GAINESVILLE — A blond girl heads from a playground into a women's restroom. A scruffy man, lurking outside, darts in behind her. "Your City Commission Made This Legal," the words on the TV screen read.
The dark ad came from opponents of a gender identity provision added last year to the city's antidiscrimination ordinance, which now allows the city's roughly 100 transgender residents to use whichever restroom they're most comfortable using.
Foes want to repeal the new protection with a March 24 ballot measure that has divided Gainesville, a generally gay-friendly university city surrounded by staunchly conservative North Florida.
Those who support the transgender protections say their opponents are really unleashing a broader attack on the rights of gay, lesbian and transgender individuals in general.
The City Commission approved the restroom provision by a 4-3 vote a year ago. Before the ink could dry, Bible-quoting opponents angrily began working for its repeal.
"You are trying to operate in a realm you do not have the authority to operate in," one pastor told the commissioners.
The debate is expected to become noisier as the vote nears.
The National Gay and Lesbian Task Force said 108 cities and counties nationwide have similar transgender protections.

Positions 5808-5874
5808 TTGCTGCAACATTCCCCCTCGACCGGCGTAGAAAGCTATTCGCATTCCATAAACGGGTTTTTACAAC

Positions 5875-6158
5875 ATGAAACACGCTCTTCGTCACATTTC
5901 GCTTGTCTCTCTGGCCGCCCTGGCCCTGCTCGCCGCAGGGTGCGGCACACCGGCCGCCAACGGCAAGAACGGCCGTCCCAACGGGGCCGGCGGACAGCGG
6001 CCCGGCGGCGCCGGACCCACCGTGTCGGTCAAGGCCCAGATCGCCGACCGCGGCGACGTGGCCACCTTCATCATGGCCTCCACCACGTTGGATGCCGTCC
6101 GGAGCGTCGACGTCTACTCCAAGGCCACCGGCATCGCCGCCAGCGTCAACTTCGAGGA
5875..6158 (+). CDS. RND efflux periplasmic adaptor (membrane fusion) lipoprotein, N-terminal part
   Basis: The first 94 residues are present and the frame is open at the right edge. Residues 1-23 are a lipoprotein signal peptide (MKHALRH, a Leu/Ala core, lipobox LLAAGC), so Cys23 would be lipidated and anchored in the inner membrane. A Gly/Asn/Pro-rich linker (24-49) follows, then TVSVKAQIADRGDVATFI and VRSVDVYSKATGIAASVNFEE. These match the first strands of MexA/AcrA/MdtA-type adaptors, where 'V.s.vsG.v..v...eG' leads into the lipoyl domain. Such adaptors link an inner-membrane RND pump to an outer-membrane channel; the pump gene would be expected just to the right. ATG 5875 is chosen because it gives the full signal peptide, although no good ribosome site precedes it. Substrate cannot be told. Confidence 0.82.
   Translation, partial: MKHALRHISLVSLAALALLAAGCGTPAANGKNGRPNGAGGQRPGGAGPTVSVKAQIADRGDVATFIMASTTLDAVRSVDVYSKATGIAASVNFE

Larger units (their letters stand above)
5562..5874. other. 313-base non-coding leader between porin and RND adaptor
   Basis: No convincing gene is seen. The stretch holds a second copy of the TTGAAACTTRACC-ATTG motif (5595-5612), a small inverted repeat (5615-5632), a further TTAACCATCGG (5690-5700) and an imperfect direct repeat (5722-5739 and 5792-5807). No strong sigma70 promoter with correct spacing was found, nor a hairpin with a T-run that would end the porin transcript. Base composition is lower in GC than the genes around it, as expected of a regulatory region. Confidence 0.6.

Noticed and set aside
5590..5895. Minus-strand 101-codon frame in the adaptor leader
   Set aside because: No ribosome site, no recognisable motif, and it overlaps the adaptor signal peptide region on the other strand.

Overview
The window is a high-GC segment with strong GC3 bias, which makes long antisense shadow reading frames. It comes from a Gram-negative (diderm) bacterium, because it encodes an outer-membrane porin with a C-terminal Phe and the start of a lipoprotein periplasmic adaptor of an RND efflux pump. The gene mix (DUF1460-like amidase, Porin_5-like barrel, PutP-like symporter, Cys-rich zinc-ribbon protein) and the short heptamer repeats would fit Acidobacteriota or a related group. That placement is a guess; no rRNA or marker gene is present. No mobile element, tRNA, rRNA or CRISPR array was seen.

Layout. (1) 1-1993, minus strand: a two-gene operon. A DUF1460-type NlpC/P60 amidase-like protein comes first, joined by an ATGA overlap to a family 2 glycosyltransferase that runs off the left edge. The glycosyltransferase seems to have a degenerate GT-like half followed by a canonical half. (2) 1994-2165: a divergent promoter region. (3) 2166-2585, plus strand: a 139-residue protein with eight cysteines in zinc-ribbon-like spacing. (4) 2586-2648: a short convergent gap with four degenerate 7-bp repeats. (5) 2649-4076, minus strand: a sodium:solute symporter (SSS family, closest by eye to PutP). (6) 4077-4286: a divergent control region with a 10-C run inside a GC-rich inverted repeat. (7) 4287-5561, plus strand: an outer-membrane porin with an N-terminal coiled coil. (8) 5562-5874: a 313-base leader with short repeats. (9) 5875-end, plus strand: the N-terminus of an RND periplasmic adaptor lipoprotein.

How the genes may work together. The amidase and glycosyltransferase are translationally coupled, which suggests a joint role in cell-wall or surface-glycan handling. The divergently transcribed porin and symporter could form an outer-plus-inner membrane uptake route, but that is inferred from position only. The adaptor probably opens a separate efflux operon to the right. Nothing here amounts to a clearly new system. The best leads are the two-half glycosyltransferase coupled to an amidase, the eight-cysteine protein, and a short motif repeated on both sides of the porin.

Citizens for Good Public Policy, the group behind the commercial that aired in the summer in Gainesville, collected more than 6,000 signatures to win a referendum. If approved, the repeal measure would also prevent the commission from adding protections for statuses beyond what the state requires: race, color, sex, religion, national origin, age, disability and marital status.
Cain Davis, chairman of Citizens for Good Public Policy, said the issue is about regulating a government gone wild and ensuring public safety.
City Commissioner Craig Lowe, leader of a group called Equality is Gainesville's Business, called the ads from Davis' group a distorted attempt to whip up fears.
Lowe's group believes antidiscrimination protections for people who change their sexual orientation are good for business and foster diversity. He noted that 433 of the Fortune 500 companies have policies covering sexual orientation and 153 cover gender identity.
Since the ordinance took effect, police have reported no problems in public restrooms stemming from the law.